It is a telling comment. Its roots based in the notion that Asians are foreigners. The term “oriental” comes from the “orient” which refers to the east. A term that was based on the Eurocentric belief that the Orient was a barbaric and exotic place east of Europe. It is why the word itself is considered derogatory, for it casts “orientals” as different, as foreigners. And when you think of yourself as American, being reminded that you are “foreign” hurts.

When I first started having conversations about race with my children, they would ask me if they should tell people they are Korean. I said no, you say you are American. “But I can’t say that,” my then 6 year old said. “They say I don’t look American.” I think as a parent, there are moments that just break your heart because you want to protect your children from the harsh realities of life and you find that you just can’t.

The reality is that my kids, me, my sister, my husband - we are as far from being Korean as we are from being Egyptian or Russian. We might look like a Korean and pass for one on the streets of Seoul, but as soon as we open our mouths, our Americanism pours right out. Not just in what we say or how we say it. But in how we think, walk, laugh, carry ourselves, etc. For someone to say “You’re not American because you don’t look like one.” Well then, you might as well strip us of our complete identity. It’s like every time someone shouts out “Go back to your own country!” Something inside of us dies just a little bit.

This past spring, youngest came home from kindergarten deeply upset. When I asked her what was wrong, she explained that she was sitting at lunch with 2 of her friends H and M, who are both blond and blue-eyed. Two boys were sitting across from them and were commenting on how pretty H and M are, listing how pretty their eyes were and their long hair, etc. They then turned to youngest and began to comment on how ugly she was in comparison. Youngest was devastated. I was proud of her for standing up to them. Telling them to stop or she would move to another table. When they didn’t stop, she made good on her threat and moved away. I was proud of her for taking a stand, but my heart broke for her. She asked me if she really was ugly because she didn’t have blonde hair and blue eyes. “No,” I said, “you are beautiful inside and out but some people just are blind and can’t see a diamond shining so bright in front of them. But that’s ok. It’s their loss so don’t even waste your time thinking about them.”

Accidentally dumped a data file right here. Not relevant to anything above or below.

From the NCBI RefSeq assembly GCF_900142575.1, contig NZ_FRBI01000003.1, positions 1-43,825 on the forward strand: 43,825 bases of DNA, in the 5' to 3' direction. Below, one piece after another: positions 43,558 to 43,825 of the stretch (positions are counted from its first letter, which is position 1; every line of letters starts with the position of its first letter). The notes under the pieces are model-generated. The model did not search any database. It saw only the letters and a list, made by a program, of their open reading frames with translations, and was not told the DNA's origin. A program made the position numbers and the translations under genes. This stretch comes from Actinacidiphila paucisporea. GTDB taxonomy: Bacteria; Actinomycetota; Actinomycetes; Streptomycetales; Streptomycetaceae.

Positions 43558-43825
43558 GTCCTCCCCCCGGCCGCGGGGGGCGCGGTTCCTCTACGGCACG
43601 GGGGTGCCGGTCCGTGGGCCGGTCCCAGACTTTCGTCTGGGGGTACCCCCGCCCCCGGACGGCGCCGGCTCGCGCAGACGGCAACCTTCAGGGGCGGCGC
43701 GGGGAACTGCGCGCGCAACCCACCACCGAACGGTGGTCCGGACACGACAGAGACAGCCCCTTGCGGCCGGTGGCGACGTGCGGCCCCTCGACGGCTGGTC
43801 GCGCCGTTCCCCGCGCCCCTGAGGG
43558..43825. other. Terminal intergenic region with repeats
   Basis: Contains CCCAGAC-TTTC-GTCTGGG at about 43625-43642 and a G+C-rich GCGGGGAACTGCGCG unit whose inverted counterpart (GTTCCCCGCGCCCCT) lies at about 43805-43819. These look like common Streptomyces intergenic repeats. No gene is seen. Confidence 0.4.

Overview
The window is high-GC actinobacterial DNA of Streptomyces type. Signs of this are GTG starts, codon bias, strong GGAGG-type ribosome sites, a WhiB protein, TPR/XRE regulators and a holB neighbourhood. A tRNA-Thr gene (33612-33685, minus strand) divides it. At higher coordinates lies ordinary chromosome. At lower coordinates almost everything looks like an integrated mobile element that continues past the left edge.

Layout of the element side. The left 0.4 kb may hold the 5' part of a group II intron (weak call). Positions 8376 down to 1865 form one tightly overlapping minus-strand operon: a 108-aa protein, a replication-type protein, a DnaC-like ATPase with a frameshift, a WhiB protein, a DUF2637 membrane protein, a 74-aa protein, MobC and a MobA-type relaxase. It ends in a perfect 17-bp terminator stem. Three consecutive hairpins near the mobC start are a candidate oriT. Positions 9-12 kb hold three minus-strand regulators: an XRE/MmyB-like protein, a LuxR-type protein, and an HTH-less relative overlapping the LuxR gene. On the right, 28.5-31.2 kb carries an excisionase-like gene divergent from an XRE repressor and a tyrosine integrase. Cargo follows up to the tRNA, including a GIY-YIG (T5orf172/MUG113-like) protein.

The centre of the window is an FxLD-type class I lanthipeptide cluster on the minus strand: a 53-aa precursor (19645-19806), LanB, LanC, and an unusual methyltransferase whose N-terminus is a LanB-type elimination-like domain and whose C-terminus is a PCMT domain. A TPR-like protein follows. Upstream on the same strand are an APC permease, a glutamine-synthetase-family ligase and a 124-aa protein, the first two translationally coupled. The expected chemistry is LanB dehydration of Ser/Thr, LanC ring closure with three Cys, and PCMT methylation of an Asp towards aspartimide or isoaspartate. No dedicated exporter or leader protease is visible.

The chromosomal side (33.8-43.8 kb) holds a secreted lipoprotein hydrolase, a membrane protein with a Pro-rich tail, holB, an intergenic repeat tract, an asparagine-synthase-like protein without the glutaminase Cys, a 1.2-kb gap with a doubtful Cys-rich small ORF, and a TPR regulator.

Even in kindergarten, children learn to recognize differences and to comment on them. While I did call the school and had the teacher have the boys apologize to youngest, can we really blame children for deep rooted societal prejudices? They told youngest she was ugly because she was different. Her eyes were different, her cheeks were different, even the one asymmetric dimple she has was different. I told her different is good. I hope she remembers that and never lets this become insecurity.

Many people complain that we’ve become so PC that we can’t say anything for fear of someone getting offended. To some extent, I agree with that and I don’t ask for people to be so careful with their words. But ultimately it isn’t the words that hurt but the intent behind them and sometimes the words themselves become synonymous with the intent. Calling someone oriental or making chinky eyes might not have been made with a racist intent, but the word and the action have become synonymous with an intent to be racist. So why use them? Yes we are different and I truly believe different is good. But when these differences are used as a way to stereotype people negatively, it becomes racism.

So please, don’t call me oriental. I am no devious, slant-eyed, exotic foreigner that speaks cryptically of ancient Chinese secrets. That stereotype needs to die. Help me kill it once and for all.